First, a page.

Mike Igbokwe (SAN)

“Indeed, as part of its statutory functions, NIMASA is to enforce and administer the provisions of the Cabotage Act 2003 and develop and implement policies and programmes which will facilitate the growth of local capacity in ownership, manning and construction of ships and other maritime infrastructure. Disbursing the CVFF is one of the ways NIMASA can fulfill this mandate.

“To assist in this task, there must be collaboration between NIMASA, financial institutions, the Minister of Transportation, as contained in the CVFF Regulations that are yet to be implemented”, the legal guru highlighted further. 

He urged the agency to create the right environment for its stakeholders to build on and engender the needed capacities to fill the gaps; and ensure that steps are being taken to solve the challenges being faced by stakeholders.

“Lastly, which is the main reason why we are all here, cessation of ministerial waivers on some cabotage requirements, which I believe is worth applause in favour of NIMASA. 

“This is because it appears that the readiness to obtain/grant waivers had made some of the vessels and their owners engaged in cabotage trade, to become complacent and indifferent in quickly ensuring that they updated their capacities, so as not to require the waivers. 

“The cessation of waivers is a way of forcing the relevant stakeholders of the maritime sector, to find workable solutions within, for maritime development and fill the gaps in the local capacities in 100% Nigerian crewing, ship ownership, and ship building, that had necessitated the existence of the waivers since about 15 years ago, when the Cabotage Act came into being. 

“However, NIMASA must ensure that the right environment is provided for its stakeholders to build and possess the needed capacities to fill the gaps; and ensure that steps are being taken to solve the challenges being faced by stakeholders. Or better still, that they are solved within the next 5 years of its intention to stop granting waivers”, he further explained.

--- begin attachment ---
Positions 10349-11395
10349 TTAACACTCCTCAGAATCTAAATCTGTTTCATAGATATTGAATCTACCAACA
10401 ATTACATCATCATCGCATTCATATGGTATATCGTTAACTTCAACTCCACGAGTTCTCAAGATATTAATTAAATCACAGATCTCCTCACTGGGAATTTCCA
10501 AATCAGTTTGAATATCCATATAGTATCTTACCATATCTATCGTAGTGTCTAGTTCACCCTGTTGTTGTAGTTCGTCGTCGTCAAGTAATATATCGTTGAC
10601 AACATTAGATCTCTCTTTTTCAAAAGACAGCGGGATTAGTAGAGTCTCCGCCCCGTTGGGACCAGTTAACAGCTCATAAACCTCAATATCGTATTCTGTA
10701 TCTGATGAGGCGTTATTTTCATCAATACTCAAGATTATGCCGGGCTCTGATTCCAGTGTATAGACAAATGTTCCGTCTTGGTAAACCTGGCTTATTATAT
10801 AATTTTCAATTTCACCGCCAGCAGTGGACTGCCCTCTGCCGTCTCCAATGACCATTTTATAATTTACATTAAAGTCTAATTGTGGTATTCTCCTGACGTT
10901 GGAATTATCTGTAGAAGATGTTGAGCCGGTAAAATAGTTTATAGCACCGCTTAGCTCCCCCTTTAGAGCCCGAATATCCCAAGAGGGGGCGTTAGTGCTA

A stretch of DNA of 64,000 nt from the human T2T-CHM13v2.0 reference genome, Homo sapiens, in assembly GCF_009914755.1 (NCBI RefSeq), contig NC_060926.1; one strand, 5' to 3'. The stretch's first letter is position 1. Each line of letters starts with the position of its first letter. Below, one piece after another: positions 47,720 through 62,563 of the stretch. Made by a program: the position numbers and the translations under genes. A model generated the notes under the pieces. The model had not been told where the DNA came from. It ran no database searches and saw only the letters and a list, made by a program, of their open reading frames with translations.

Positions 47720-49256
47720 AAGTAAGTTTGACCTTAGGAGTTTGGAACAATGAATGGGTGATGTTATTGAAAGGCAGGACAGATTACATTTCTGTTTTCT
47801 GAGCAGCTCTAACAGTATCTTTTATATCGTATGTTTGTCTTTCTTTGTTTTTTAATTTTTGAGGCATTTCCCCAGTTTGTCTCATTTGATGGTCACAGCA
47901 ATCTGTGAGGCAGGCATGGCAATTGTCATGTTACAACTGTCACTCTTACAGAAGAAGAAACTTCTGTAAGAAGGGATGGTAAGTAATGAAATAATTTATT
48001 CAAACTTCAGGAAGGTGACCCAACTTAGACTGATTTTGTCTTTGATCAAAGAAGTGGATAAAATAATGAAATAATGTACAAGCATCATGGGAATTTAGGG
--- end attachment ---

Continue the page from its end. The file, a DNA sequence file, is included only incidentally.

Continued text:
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Wind Farm Vessel Collision Leaves 15 Injured

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…As Valles Steamship Orders 112,000 dwt Tanker from South Korea***

A wind farm supply vessel and a cargo ship collided in the Baltic Sea on Tuesday leaving 15 injured.

The Cyprus-flagged 80-meter general cargo ship Raba collided with Denmark-flagged 31-meter wind farm supply vessel World Bora near Rügen Island, about three nautical miles off the coast of Hamburg. 

Many of those injured were service engineers on the wind farm vessel, and 10 were seriously hurt. 

They were headed to Iberdrola’s 350MW Wikinger wind farm. Nine of the people on board the World Bora were employees of Siemens Gamesa, two were employees of Iberdrola and four were crew.

The cause of the incident is not yet known, and no pollution has been reported.

After the collision, the two ships were able to proceed to Rügen under their own power, and the injured were then taken to hospital. 

Lifeboat crews from the German Maritime Search and Rescue Service tended to them prior to their transport to hospital via ambulance and helicopter.

“Iberdrola wishes to thank the rescue services for their diligence and professionalism,” the company said in a statement.

In the meantime, the Hong Kong-based shipowner Valles Steamship has ordered a new 112,000 dwt crude oil tanker from South Korea’s Sumitomo Heavy Industries Marine & Engineering.